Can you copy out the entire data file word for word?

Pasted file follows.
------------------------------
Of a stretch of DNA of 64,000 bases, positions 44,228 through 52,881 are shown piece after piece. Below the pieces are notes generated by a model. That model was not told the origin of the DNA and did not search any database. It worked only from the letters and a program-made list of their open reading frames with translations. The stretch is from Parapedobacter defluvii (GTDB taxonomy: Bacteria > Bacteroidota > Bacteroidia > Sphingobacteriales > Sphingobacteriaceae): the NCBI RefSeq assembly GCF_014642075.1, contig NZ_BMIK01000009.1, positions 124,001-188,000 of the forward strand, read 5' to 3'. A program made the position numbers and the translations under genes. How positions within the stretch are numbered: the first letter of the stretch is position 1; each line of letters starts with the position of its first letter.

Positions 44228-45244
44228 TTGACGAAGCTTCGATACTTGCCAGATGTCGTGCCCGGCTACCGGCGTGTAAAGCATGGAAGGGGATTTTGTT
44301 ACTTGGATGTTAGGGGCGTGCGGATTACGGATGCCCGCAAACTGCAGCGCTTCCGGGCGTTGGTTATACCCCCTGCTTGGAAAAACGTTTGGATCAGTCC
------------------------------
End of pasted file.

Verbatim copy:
Of a stretch of DNA of 64,000 bases, positions 44,228 through 52,881 are shown piece after piece. Below the pieces are notes generated by a model. That model was not told the origin of the DNA and did not search any database. It worked only from the letters and a program-made list of their open reading frames with translations. The stretch is from Parapedobacter defluvii (GTDB taxonomy: Bacteria > Bacteroidota > Bacteroidia > Sphingobacteriales > Sphingobacteriaceae): the NCBI RefSeq assembly GCF_014642075.1, contig NZ_BMIK01000009.1, positions 124,001-188,000 of the forward strand, read 5' to 3'. A program made the position numbers and the translations under genes. How positions within the stretch are numbered: the first letter of the stretch is position 1; each line of letters starts with the position of its first letter.

Positions 44228-45244
44228 TTGACGAAGCTTCGATACTTGCCAGATGTCGTGCCCGGCTACCGGCGTGTAAAGCATGGAAGGGGATTTTGTT
44301 ACTTGGATGTTAGGGGCGTGCGGATTACGGATGCCCGCAAACTGCAGCGCTTCCGGGCGTTGGTTATACCCCCTGCTTGGAAAAACGTTTGGATCAGTCC